I can't speak definitively for all versions, but I can give you some information.
"Classic" Stratego is played with 40 pieces per side on a 10x10 board. There was a misprint in an early version that claimed Scouts could not move more than one space and attack in the same turn, so this is sometimes incorrectly cited as a difference between editions. There are also some differences in numbering among different versions; sometimes the highest rank is 1, in other cases it is 10.
As of early 2012, Spin Master Games has 3 different versions available. The 50th Anniversary Collectors' Edition has the original rules, theme (Napoleonic) and piece distribution, with some variant pieces available optionally. They also released a 50th Anniversary version that's a Toys R Us exclusive, which has the classic rules and theme, but no variant pieces. The third version is simply titled Stratego, and has a Sci-Fi theme, 30 pieces per side on a 10x8 board, and one of the pieces has a special ability to destroy an adjacent piece of any rank if it can correctly guess its rank.
Some retailers have some special edition exclusives, like Barnes & Noble's Onyx Edition and Target's wooden box and bookcase editions. These are generally the classic version.
Several other sets have had pieces with special abilities over the years, including (but not limited to) Stratego revised (sometimes called Fire & Ice), Civil War Stratego, Stratego Legends (which also supports up to 8 players) and Lord of the Rings Stratego. Most of these give most of the pieces powers, not just one as with the current version. (There's also Ultimate Stratego, which adds 4 player options, but I do not believe this version adds special powers to any pieces.) My understanding is that most of the rethemed versions have changed gameplay at least somewhat.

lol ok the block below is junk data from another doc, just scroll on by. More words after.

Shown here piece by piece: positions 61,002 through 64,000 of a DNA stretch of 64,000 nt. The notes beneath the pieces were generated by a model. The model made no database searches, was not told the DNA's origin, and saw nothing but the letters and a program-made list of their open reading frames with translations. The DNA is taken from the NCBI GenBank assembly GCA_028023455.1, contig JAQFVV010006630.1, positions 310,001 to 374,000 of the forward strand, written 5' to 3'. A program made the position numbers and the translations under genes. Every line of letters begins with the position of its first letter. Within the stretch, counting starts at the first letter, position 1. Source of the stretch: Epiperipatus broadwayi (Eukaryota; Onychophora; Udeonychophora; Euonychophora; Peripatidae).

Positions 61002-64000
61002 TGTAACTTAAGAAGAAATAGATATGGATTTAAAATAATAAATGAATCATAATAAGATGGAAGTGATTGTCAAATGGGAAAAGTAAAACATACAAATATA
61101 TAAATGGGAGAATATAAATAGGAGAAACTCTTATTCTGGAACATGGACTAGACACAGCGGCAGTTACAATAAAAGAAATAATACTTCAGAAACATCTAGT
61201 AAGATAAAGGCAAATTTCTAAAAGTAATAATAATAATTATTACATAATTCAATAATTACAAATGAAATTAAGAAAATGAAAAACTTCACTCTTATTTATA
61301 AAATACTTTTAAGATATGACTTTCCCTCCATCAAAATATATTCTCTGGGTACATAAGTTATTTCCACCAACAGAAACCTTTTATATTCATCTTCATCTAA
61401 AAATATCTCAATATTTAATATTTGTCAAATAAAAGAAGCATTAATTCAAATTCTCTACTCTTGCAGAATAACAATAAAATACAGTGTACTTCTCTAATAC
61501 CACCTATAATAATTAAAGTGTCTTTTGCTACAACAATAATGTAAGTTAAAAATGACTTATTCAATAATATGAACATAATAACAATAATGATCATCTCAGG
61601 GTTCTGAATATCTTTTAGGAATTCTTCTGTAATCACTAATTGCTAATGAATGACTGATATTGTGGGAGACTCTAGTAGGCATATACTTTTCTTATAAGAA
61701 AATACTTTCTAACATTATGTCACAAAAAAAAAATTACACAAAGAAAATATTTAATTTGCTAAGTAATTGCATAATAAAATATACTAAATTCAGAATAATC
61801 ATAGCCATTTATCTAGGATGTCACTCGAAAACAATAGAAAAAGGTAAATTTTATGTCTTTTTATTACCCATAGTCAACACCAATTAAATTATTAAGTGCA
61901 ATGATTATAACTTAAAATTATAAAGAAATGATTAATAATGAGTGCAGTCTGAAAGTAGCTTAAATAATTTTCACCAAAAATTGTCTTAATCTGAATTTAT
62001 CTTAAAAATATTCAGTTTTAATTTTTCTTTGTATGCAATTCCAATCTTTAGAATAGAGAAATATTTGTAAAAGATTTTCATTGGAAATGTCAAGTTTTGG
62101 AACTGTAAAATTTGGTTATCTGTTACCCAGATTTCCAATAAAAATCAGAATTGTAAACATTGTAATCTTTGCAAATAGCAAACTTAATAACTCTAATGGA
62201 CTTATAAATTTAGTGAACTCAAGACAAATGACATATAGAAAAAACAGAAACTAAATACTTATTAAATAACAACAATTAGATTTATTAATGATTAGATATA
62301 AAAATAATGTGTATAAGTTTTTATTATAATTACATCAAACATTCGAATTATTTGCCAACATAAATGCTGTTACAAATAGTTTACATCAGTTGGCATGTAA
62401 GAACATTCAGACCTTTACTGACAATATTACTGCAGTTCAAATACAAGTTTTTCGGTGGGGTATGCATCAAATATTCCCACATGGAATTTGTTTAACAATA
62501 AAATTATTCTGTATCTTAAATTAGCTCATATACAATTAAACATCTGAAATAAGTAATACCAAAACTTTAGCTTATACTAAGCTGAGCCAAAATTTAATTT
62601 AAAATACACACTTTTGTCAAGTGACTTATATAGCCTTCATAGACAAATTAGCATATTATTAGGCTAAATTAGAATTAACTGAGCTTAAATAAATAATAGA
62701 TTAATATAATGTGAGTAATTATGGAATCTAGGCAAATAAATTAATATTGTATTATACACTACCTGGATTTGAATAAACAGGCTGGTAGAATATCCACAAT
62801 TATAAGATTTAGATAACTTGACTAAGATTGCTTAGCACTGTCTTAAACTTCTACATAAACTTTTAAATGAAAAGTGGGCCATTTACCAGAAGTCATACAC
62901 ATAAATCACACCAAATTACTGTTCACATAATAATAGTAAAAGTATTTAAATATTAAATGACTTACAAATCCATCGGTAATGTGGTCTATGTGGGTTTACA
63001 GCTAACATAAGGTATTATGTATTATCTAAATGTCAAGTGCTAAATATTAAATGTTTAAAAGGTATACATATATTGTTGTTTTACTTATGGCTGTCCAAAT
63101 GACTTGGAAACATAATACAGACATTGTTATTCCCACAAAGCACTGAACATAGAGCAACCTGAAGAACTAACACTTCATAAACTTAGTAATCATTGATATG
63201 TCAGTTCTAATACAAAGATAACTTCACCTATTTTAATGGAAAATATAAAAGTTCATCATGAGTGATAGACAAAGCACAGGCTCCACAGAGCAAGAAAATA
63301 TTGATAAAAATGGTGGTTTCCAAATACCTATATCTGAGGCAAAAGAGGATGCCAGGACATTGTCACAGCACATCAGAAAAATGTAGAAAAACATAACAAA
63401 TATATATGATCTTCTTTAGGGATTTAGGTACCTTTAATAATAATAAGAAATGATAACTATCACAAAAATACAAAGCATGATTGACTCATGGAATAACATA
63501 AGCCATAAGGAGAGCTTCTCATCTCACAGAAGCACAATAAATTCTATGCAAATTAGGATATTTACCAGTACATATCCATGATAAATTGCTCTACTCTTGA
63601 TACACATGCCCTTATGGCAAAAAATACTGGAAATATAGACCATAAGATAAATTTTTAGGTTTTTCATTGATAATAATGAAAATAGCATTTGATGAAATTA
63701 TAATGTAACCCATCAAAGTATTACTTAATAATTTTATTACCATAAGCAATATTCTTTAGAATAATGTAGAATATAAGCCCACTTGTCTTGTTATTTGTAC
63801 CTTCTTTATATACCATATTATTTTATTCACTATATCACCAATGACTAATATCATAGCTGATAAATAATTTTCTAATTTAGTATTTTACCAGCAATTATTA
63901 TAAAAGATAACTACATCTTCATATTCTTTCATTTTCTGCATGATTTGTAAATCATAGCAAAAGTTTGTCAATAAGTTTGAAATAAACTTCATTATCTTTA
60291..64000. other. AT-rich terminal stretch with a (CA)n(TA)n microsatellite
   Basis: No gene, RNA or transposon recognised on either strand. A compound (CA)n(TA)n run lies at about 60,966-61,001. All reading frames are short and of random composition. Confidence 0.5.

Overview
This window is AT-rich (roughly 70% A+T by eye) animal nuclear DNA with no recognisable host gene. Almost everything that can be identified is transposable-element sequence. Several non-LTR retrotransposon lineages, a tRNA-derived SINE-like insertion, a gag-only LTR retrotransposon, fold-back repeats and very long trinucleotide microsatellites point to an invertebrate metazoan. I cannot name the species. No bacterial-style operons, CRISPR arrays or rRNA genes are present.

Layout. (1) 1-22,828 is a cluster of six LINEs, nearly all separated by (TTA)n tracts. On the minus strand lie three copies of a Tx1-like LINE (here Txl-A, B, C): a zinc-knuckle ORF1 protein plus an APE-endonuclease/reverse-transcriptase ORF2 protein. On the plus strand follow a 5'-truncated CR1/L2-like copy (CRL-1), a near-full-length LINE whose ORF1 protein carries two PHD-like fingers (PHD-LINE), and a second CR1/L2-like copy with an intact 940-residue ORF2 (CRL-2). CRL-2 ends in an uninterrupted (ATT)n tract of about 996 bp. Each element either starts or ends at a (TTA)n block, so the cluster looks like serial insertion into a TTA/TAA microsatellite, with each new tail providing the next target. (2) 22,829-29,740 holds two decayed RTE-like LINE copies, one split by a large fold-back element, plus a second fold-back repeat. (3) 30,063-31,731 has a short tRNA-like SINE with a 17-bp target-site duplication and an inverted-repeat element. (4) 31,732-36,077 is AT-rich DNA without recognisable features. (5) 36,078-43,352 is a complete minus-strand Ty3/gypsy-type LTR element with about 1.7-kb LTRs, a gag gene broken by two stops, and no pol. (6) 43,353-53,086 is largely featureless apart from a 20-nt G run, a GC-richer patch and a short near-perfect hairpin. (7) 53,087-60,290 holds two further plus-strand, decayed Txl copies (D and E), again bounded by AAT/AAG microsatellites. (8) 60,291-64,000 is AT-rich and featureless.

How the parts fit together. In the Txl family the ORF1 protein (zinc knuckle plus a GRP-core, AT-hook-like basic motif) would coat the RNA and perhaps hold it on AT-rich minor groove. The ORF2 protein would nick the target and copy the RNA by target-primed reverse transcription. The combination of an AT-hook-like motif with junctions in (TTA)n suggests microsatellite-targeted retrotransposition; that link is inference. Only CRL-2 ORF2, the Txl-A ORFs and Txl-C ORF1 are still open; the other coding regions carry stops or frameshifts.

Of the variant rulesets, I have only played the LOTR version, and I will say that special powers do change the game significantly. In LOTR, the piece powers are asymmetrical, and I found them to be unbalanced. It also minimized the role bluffing plays and made the game more about getting the pieces with useful powers into the right positions - which could be a good or a bad thing. (I personally didn't like this change; it's also my main objection with some of the Stratego-inspired games I've played like Lord of the Rings: The Confrontation.) The piece distribution and board size was the same as classic in that version, so I can't say how the change in numbers impacts gameplay, though the consensus on BoardGameGeek seems to be that the smaller board doesn't change the feel of the game. The two rows that are lost are horizontal relative to the players, which means it shouldn't impact the way the armies interact. (If this is true, any of the special power sets should be acceptable, since you can always apply the classic ruleset to them.)